In many cultures, the holidays are a time of gift-giving. This is especially true with young children. It's so rewarding to wake up on Christmas morning and watch your children's eyes light up when they see their "absolute, most favorite" toy waiting for them. The challenge comes when picking out these toys and gifts. There are so many things to think about when choosing appropriate presents for children and adolescents.
First and foremost is safety. When making or buying presents for your children, remember the following:
For children younger than 4 years of age, beware of small parts. Older infants and toddlers will naturally put everything in their mouths. Small pieces will get mouthed, poked in available orifices (noses, ears), swallowed and choked on. Beware, especially, of small batteries and small magnets. Batteries are very dangerous when swallowed and can cause internal damage. Small magnets can slip to different parts of the intestine, then attract each other through the walls of the intestine, causing bowel obstructions that may require surgery. And, of course, glass and sharp objects are off-limits for young children.
If an older son or daughter is getting prized hunting equipment, remember the curiosity of the younger ones and keep knives, guns and other potentially dangerous implements completely out of reach of younger children (locked away and unloaded). Also, remember the intensity of adolescent feelings when dealing with the strong emotions of jealousy, unrequited love and love lost; protect against these tools ever being available for use as weapons during times of strong emotion.
For all ages, be aware of the dangers of high decibel sound exposure and make sure your children do not have toys or electronics that produce extremely loud sounds (whether it be music to your teen's ears or not). Hearing loss from noise damage is permanent and can occur quite quickly if the sound is loud enough and close enough to your child's ear.
Another important thing to consider when giving gifts is developmental stage. The best toys don't just entertain. They allow interaction at the child's level. They bring out the child's own imagination and they energize the child. These are the toys that will still be around 2 or 3 weeks after Christmas, being used and enjoyed. Examples of these kinds of presents include things like books and crafts and toys that encourage lots of pretend play. They also include toys that encourage physical activity, like skates and skis and basketballs. And they include things that foster creative talents like drawing and playing a musical instrument and learning to be a chef.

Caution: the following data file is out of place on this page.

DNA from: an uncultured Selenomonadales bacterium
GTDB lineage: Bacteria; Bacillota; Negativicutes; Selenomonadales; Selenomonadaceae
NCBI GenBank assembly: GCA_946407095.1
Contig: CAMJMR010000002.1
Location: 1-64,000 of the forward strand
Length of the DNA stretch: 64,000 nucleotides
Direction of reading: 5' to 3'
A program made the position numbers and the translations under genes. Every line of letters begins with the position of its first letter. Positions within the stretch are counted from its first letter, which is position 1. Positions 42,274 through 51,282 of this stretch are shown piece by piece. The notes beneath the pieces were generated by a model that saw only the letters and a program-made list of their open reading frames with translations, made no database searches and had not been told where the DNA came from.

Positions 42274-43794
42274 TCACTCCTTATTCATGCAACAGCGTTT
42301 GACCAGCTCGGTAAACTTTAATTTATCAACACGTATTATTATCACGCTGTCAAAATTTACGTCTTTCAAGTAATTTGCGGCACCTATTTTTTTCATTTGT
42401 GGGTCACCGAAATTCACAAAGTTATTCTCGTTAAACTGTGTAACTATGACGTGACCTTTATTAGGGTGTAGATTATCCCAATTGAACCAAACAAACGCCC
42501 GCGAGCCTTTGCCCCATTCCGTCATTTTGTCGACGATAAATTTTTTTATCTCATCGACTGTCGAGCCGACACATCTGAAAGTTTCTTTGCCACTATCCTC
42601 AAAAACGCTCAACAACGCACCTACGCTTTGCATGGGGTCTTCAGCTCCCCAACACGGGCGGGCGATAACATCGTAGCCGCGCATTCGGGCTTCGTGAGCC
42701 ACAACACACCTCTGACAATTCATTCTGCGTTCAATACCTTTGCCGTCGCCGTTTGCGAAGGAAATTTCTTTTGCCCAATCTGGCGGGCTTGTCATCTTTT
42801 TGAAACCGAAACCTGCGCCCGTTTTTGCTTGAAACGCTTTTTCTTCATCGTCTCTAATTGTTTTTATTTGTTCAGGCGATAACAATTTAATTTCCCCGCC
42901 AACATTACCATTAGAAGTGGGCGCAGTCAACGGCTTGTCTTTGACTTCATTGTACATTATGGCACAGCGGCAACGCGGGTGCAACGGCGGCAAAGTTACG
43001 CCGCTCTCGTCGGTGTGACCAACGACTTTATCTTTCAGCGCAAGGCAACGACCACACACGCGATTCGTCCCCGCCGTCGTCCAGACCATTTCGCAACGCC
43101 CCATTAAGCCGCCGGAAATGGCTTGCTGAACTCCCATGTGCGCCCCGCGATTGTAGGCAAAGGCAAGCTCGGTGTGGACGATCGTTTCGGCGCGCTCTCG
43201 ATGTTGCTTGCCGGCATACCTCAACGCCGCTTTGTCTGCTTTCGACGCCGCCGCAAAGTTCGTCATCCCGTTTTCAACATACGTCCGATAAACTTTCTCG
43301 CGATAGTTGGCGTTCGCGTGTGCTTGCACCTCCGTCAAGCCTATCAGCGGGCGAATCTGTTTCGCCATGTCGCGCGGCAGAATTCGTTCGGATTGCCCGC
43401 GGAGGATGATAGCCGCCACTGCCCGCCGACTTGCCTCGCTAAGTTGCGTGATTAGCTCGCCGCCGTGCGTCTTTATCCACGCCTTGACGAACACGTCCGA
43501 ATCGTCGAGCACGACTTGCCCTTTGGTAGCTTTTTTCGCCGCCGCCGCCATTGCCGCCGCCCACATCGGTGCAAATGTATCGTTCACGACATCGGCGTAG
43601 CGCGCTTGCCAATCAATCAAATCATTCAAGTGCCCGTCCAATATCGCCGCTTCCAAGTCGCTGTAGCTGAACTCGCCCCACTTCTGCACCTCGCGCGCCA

In thinking about developmental stages, I don't want to minimize the importance of the stages of adolescence. The topic of social media and cell phones is an interesting one and it's often unclear at what age kids can be allowed to have cell phones or a Facebook page. As they grow and develop, younger children do not have nearly the investment in social relationships that tweens and teens do. For this reason, I recommend waiting until middle school and high school before even considering these as appropriate gifts. Even then, I would caution against nonchalant bestowing of these kinds of gifts. I think care and consideration should be given when letting a child graduate to having his/her own cell or Facebook account. On the one hand, social media and cell communication are nearly impossible to avoid; developing independence in these areas and learning to manage social relationships is a very important part of growing up. On the other hand, cyberbullying is a real entity, predators do prey on innocent, vulnerable kids and too much time spent on the computer or on the cell phone is detrimental both physically and socially - "All things in moderation" as they say.
Cell phones are not only involved in social relationships in the form of calls and texts. They can also interfere with good sleep hygiene if their usage is allowed during night-time hours. And they can contribute to poor grades and teacher troubles if their usage is allowed during school. Be aware of how much time is being spent on the phone and set limits so that the phone doesn't interfere with sleep or with learning.
I would encourage parents who are considering allowing Facebook for their tweens/teens to have a profile first themselves for a couple of reasons. First, you will better understand what kinds of issues your child may be faced with and can be more proactive in helping him/her set and maintain good privacy parameters. Second, for the same reasons it's good to get to know your child's friends face to face, it is good to know who your child's Facebook friends are and what they're doing. So make sure you are friends with your child on any social media he/she is participating in.
The holidays are times of warmth and love and gift-giving. I challenge you to choose your gifts wisely and have a Merry Christmas!
Editor's note: Sherry Gilliland, MD, is a pediatrician at Baraga County Memorial Hospital.